Last week, a wave of xenophobic violence struck two of South Africa’s largest cities, Johannesburg and Durban. Mobs torched foreign-owned shops and killed seven people in the country’s worst attacks against foreigners since 2008, when over 60 people were killed in similar incidents. The localized unrest quickly became a regional crisis, as multiple African governments issued angry statements on behalf of their citizens, millions of whom have migrated to South Africa in search of economic opportunity since the end of apartheid. South African President Jacob Zuma has been scrambling to respond; so far he has deployed the army to quell the violence at home, addressed the nation to call for calm and attempted to put out diplomatic fires across the continent.
Zulu King Goodwill Zwelithini, who is recognized under the South African Constitution as ceremonially representing the largest ethnic group in the country, may have triggered the violence by comparing foreigners to “lice” and “ants” and saying they must “pack their bags and go home,” although he has since tried to deny responsibility.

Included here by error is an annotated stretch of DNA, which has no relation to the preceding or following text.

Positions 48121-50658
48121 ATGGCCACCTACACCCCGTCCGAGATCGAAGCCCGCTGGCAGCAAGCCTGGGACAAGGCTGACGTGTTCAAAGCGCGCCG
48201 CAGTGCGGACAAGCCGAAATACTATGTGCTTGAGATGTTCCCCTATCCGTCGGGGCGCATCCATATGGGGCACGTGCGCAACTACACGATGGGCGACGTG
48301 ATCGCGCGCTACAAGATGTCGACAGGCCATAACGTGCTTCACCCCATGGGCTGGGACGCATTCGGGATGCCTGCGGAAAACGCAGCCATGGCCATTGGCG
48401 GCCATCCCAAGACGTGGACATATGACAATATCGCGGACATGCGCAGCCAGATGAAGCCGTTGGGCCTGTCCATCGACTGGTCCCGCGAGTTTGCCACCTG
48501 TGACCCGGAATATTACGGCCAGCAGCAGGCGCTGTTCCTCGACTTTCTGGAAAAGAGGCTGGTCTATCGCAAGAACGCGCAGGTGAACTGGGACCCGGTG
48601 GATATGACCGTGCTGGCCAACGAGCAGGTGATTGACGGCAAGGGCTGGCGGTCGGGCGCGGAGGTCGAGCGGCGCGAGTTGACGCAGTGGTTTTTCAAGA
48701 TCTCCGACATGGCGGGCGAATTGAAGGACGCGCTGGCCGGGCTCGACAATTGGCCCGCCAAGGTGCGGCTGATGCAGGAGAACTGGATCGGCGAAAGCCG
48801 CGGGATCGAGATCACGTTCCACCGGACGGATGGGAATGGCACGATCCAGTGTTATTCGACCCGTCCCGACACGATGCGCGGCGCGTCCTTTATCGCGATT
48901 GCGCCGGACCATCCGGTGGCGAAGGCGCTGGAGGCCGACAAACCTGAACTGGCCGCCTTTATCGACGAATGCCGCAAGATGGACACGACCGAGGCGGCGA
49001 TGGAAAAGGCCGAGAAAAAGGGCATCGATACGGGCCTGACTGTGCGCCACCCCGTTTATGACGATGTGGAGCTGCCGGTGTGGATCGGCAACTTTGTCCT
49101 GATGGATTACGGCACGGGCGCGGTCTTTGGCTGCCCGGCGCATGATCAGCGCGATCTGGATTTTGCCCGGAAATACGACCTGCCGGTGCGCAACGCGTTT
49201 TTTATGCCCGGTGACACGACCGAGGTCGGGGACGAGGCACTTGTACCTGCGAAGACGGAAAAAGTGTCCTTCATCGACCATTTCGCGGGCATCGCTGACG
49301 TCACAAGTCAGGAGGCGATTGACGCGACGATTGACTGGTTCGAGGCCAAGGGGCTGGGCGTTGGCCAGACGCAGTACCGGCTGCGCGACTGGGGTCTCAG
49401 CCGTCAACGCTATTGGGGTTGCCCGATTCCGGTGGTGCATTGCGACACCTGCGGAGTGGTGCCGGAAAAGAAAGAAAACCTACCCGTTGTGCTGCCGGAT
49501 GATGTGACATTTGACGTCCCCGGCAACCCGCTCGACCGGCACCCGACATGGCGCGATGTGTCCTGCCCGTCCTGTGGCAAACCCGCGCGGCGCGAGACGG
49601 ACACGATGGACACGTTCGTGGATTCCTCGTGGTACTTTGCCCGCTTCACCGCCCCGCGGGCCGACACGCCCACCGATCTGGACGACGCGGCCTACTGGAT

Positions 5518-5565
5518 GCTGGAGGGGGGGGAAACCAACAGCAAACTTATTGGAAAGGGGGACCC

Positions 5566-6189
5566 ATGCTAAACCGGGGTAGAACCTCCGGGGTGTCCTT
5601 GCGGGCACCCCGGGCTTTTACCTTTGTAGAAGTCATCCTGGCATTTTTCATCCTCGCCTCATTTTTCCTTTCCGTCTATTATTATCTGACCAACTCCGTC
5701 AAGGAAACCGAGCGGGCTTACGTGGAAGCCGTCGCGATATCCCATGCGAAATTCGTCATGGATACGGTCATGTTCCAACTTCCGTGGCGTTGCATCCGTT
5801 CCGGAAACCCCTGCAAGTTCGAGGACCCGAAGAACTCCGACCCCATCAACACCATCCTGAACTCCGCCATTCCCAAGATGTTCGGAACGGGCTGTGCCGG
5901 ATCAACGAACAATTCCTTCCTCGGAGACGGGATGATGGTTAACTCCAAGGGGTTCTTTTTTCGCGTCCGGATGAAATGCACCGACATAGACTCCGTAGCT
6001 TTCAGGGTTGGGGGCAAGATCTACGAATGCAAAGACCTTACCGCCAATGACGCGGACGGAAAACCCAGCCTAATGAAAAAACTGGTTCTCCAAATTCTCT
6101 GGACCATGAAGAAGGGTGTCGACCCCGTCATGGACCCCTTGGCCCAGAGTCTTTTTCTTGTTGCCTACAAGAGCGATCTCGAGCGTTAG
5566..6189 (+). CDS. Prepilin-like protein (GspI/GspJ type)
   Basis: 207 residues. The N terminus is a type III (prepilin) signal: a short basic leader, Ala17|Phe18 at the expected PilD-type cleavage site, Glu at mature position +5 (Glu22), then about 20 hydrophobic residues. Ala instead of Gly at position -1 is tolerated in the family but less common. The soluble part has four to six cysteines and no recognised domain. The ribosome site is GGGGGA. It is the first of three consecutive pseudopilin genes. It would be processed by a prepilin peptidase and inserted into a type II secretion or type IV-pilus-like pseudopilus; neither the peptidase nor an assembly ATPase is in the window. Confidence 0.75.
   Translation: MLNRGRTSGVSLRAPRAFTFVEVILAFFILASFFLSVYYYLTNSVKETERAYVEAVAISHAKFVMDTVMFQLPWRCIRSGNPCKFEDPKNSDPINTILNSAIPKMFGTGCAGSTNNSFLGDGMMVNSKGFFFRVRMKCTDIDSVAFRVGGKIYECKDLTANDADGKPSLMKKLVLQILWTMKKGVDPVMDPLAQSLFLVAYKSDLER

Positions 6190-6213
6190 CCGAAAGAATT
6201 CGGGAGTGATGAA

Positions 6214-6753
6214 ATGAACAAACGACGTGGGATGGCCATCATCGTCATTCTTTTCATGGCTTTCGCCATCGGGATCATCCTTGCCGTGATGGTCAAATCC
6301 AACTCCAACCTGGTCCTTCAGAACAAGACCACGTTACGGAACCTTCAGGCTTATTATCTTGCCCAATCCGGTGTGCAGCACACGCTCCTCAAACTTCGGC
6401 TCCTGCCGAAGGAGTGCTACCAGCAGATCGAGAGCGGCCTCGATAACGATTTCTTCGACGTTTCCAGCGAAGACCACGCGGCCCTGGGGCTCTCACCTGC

But according to James Hamill, a political scientist at the University of Leicester and an expert on South Africa, Zwelithini’s words only resonated because of the deeper problems facing “the poor and socio-economically deprived South Africans in townships and informal settlements who see foreigners as competing with them for jobs and resources.”